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|Document Type: ||Article|
|Title: ||Detection of shaft-seal rubbing in large-scale power generation turbines with
acoustic emissions. Case study.|
|Authors: ||Mba, David|
Cooke, Alastair K.
|Issue Date: ||2004|
|Citation: ||D Mba, A Cooke, D Roby, G Hewitt. Detection of shaft-seal rubbing in large-scale
power generation turbines with acoustic emissions. Case study. Proceedings of
the Institution of Mechanical Engineers, Part A: Journal of Power and Energy.
Vol. 218, No. 2, 2004, pp 71-81.|
|Abstract: ||Rubbing between the central rotor and the surrounding stationary components of
machinery such as large-scale turbine units can escalate into severe vibration,
resulting in costly damage. Although conventional vibration analysis remains an
important condition monitoring technique for diagnosing such rubbing phenomena,
the non-destructive measurement of acoustic emission (AE) activity at the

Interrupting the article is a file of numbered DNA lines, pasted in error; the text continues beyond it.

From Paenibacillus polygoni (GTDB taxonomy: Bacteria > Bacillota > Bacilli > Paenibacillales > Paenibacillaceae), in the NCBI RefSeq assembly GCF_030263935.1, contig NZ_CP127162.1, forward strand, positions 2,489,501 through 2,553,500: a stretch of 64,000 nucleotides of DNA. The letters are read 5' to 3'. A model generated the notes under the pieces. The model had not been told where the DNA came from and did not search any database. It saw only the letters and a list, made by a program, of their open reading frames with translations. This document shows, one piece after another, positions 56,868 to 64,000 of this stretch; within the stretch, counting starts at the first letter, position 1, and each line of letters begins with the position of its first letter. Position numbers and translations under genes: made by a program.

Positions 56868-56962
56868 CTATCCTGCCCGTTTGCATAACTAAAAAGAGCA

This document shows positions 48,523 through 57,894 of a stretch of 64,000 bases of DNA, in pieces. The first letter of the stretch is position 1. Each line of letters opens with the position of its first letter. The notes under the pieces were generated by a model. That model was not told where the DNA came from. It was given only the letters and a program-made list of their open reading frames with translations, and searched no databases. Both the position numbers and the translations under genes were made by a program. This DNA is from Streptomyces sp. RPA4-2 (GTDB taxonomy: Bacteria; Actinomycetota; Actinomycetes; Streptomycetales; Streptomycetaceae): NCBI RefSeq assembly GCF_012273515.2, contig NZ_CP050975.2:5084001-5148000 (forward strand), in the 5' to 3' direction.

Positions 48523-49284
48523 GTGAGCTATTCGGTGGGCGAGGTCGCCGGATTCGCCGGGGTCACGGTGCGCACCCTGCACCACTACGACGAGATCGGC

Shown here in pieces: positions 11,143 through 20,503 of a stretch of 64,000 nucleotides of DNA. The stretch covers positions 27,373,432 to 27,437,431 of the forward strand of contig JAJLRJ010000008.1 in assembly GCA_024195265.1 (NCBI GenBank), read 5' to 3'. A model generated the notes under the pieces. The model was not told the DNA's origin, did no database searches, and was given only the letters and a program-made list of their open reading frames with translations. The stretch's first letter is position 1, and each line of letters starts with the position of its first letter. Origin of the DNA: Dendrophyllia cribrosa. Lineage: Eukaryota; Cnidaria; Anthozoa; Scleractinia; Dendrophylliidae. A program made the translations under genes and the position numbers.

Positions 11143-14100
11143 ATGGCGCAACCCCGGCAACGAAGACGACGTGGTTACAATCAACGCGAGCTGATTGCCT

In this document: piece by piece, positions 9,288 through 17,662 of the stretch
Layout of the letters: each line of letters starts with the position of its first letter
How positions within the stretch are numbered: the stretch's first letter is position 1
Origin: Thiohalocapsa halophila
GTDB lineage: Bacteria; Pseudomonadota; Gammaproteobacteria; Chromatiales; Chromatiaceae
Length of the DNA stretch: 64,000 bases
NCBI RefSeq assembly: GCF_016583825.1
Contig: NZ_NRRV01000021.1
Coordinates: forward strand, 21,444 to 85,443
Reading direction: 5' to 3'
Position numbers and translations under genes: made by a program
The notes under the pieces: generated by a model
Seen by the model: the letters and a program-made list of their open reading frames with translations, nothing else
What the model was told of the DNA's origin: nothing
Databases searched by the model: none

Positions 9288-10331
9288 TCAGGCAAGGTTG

bearings on such plant is evolving into a viable complementary detection
approach, especially adept at indicating the early stages of shaft-seal rubbing.
This paper presents a case study on the application of high-frequency acoustic
emissions as a means of detecting and verifying shaft-seal rubbing on a 217 MVA
operational steam turbine unit. The generation of AE activity is attributed to
the contact, deformation, adhesion and ploughing of surface asperities on the
rubbing surfaces of the rotor and stator.|
|Appears in Collections:||Staff publications - School of Engineering|
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